‘Similar to’ in starting a sentence

Over the last 10 years or so, I have seen more and more sentences starting with the phrase Similar to. These sentences often say something like: Similar to A, B does X. Here is a slightly abbreviated version of a recent example I saw in The Times [of London]. Similar to much of myalgic encephalomyelitis…… Continue reading ‘Similar to’ in starting a sentence

Search and destroy

We’ve all had that feeling that we’ve gone too far with search-and-replace when editing a document quickly. A contributor to Language Log found a great example, blending overhastiness with naked defence of your own commercial interests. For the Nook edition of War and Peace, the sub-editor decided, quite understandably, that they shouldn’t plug Nook’s competitor,…… Continue reading Search and destroy

Writing English to help second-language readers

I’ve spent much of the last 28 years writing or editing documents for a readership that includes many readers who didn’t learn English from birth. In this post, I give some tips on writing more clearly to help readers with English as a second language.  General advice on writing plain English is not enough to…… Continue reading Writing English to help second-language readers

German and English Academic Usage and academic translation

I have just started reading German and English Academic Usage and Academic Translation (2021), by Dirk Siepmann. This starts with an exercise of translating a short passage of German academic text. It is only one paragraph, though quite a long one: Seit Mitte der 1980er Jahre hat Michel Espagne sukzessive das Themenfeld des interkulturellen Transfers…… Continue reading German and English Academic Usage and academic translation

What is the passive?

In English and many other languages, many verbs may be in either an active form or a passive form. Most descriptions of the passive treat the active as a more basic form, with the passive derived from it. The easiest way—perhaps the only way—to describe active or passive is by the relationship between them: the…… Continue reading What is the passive?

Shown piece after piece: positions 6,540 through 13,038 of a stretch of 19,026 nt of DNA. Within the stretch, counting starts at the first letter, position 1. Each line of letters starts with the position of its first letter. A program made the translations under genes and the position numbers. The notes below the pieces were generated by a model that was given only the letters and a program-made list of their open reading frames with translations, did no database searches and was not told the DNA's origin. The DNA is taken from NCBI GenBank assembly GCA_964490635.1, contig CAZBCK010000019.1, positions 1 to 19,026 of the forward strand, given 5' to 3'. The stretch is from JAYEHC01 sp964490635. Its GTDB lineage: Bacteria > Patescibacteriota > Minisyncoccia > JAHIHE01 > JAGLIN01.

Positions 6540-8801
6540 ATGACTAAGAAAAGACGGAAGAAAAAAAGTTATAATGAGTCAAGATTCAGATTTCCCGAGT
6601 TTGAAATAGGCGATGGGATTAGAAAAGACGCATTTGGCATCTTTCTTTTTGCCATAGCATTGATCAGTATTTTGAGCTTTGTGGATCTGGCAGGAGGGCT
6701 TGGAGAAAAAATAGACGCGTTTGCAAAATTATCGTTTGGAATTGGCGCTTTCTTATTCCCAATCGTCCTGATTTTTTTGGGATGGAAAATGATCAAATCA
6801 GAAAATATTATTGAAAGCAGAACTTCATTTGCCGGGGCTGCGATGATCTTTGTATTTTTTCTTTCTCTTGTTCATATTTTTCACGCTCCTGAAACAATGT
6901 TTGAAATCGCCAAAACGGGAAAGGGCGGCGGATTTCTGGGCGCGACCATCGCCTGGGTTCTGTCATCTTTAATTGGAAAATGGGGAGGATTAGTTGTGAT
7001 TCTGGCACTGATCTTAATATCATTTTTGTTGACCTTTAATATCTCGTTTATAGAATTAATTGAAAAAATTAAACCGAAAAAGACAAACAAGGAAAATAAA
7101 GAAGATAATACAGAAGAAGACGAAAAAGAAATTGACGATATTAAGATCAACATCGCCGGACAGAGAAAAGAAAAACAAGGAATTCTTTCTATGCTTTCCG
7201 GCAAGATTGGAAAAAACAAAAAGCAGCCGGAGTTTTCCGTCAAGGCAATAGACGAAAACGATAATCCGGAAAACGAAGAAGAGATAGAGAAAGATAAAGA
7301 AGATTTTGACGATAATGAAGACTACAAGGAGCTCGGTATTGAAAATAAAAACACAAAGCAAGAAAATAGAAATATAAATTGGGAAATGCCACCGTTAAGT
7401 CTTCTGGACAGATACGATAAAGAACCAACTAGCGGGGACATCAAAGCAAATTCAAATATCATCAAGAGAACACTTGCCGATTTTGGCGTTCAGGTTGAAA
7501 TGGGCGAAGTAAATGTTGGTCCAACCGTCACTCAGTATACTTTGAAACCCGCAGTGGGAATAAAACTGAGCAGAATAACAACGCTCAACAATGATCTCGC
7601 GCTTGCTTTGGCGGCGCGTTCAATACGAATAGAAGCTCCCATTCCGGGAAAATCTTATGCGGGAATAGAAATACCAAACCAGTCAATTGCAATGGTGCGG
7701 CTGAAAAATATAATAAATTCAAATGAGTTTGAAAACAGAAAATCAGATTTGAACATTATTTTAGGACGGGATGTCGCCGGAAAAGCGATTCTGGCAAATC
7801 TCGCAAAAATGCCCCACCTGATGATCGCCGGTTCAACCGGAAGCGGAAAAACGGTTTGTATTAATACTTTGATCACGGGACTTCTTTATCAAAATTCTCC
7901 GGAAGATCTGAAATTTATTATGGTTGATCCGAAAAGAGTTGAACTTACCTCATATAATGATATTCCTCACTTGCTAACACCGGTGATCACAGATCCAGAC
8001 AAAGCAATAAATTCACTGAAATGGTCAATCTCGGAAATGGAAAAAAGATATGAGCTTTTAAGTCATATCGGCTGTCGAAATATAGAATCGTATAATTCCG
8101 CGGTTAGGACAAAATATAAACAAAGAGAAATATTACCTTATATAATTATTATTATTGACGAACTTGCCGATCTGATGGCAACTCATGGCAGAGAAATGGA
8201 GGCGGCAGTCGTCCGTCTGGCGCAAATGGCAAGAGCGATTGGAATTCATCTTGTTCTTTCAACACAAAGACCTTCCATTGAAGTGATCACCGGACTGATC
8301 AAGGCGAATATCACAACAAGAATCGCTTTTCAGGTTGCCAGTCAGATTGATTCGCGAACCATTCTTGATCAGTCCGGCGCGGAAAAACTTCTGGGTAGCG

‘must not’ in English and German

The English modal verb must and its German counterpart muss are cognates—they share the same origin and similar meanings. But when they are negated, they behave in different ways. English Barbara must not go means that it is required that Barbara does not go.On the other hand, German Barbara muss nicht gehen means that Barbara…… Continue reading ‘must not’ in English and German

In defence of brackets (2)

Here’s another case where brackets are clearer than commas. A sentence I saw recently said: We studied 693,111 tweets, by 13,102 users, that were geo-encoded in Croatia. That wording makes it unclear what geo-encoded modifies. Does it modify tweets or does it modify users? The intended meaning is 693,111 tweets that were geo-encoded… Using brackets…… Continue reading In defence of brackets (2)

He will not say anything to keep his job

Heard on the radio this morning. A British politician has just resigned from the shadow cabinet over a disagreement with his party leader. An interview asked another member of the party why the person had resigned. The interviewee responded that “He will not say anything to keep his job”. That comment was interesting, if only…… Continue reading He will not say anything to keep his job